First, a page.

Drew Mackie and I ran two sessions of the Engagement Game yesterday at the Together We Can conference organised by the Home Office - and generally felt that it went pretty well with about 15 people in one workshop and 20 in the other.

The format was similar to the first session we ran with Civil Servants back in February. We first invented a scenario - a goal for the engagement process. In one case it was illegal use of motorbikes on open space and in another "youth nuisance". The task was then to plan a process by which a whole range of different interests - from government departments through to local groups - might be involved in tackling the issue.

As before, we split into four team, each dealing with different phases of the engagement process - inception, preparation, involvement and delivery/evaluation. However we improved the run of play by tailoring instructions for each group, and controlling the rate at which we handed out cards so people were not too overwhelmed by bits of paper.

One of the first tasks for groups was to decide on purpose cards, which indicated how much or how little involvement people were going to be offered in their phase of the process ... information, consultation, involvement in decision making, collaboration, empower,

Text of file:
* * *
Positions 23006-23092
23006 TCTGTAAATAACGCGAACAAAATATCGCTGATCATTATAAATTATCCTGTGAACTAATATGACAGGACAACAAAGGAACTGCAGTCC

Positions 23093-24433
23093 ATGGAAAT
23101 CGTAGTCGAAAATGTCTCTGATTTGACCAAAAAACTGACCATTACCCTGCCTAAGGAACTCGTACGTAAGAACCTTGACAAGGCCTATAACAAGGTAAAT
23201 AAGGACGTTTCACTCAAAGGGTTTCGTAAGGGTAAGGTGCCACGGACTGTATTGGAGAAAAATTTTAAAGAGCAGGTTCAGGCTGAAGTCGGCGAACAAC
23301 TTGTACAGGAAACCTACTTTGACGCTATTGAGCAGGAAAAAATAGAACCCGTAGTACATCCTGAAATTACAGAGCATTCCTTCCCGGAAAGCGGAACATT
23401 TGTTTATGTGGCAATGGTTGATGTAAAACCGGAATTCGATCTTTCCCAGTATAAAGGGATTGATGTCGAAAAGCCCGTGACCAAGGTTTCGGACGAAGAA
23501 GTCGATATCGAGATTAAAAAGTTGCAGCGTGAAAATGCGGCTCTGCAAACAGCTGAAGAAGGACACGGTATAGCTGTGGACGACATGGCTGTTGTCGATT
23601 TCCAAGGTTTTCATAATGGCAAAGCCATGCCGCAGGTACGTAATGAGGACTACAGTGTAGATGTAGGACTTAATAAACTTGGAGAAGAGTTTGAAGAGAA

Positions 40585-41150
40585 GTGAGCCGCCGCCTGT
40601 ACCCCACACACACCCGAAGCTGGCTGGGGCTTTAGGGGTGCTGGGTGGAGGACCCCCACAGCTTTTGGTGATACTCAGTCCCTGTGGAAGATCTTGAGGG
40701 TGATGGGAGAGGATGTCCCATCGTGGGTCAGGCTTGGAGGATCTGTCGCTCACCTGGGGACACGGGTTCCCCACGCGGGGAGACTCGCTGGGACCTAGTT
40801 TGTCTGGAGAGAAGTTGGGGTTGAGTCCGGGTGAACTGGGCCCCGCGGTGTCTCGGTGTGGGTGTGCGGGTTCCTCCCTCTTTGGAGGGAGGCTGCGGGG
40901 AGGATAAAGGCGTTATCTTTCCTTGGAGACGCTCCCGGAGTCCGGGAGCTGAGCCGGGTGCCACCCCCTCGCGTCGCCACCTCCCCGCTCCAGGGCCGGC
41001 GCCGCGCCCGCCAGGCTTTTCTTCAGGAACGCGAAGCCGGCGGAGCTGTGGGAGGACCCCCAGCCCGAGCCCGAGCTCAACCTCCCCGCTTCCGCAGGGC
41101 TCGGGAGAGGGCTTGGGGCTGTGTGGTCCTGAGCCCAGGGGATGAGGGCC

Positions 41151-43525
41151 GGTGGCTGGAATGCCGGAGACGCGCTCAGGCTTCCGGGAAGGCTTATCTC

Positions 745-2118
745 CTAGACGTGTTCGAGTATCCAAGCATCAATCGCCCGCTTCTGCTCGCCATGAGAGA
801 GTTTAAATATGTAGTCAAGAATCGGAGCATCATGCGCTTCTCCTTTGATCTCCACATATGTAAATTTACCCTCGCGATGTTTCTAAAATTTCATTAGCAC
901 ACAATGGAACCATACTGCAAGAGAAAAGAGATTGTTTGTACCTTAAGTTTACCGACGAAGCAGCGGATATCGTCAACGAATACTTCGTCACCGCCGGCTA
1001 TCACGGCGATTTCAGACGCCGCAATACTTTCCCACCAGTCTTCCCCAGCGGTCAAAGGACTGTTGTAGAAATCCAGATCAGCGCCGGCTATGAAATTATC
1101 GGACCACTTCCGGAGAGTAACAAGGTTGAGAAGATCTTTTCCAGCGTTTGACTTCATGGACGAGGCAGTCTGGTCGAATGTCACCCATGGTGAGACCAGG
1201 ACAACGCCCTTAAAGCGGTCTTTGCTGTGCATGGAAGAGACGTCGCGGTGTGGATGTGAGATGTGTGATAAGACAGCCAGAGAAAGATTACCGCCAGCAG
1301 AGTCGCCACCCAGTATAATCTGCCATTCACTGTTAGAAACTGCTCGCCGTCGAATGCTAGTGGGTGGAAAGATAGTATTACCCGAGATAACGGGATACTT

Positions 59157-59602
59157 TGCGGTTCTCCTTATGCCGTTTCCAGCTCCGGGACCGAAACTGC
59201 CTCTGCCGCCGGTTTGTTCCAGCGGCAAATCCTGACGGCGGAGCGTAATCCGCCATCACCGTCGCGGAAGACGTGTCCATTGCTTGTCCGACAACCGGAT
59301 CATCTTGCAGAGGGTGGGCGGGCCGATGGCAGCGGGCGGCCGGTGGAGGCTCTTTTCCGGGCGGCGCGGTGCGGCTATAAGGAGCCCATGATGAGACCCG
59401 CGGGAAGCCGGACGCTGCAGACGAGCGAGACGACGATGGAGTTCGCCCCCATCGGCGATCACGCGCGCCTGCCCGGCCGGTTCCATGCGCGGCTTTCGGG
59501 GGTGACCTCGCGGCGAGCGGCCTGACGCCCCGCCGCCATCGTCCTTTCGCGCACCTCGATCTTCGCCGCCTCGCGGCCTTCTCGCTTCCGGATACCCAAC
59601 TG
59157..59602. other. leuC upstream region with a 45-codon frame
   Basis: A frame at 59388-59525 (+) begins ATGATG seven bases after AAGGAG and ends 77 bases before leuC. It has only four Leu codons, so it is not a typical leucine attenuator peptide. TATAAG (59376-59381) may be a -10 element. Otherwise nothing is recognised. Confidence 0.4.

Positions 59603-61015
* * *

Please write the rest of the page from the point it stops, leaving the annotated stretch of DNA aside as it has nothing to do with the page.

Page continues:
They then went on to work out which groups should be involved and finally what methods to use, governed by a budget set by the preparation group.I've uploaded the game instructions and cards, with links below. I should emphasise, however, that the game is still very much under construction. Drew and I will be tidying things up into a more comprehensive package, and looking for more opportunities to pilot. If you are interested, do contact us. We can spend some time on this, because game development is supported by the Innovation Fund of the Department for Constitutional Affairs.

DeanthugginsAt one of the sessions I was delighted to meet Dean T. Huggins, a trainer and consultant specialising in community engagement, who is a co-author of the excellent course being run by the Home Office. You can download the materials here. One of our ideas with the game has always been that it can be a '"front end" to other material, with links from the cards to other resources, so I was really pleased Dean thought that could work well.

DrewmackieI also persuaded Drew to give his view on camera on how things went, and what changes are needed. We only had about an hour today to run the session, and we would really like to thank those who participated for compressing some rather complex tasks into a tight timetable. But then that's usually the case with real engagement processes too.... Thanks also to Justin Merry of the Home Office who helped us with facilitation, and to Charles Woodd and the rest of the team there for inviting us along to the conference. Click the photos for video - which needs Quicktime (download free). Comments below welcome from anyone who participated - and indeed anyone else.

Engame3006-2.zip Engagement game instructions and cards (zipped folder of pdfs)
More photos
Guide to Effective Participation
Earlier session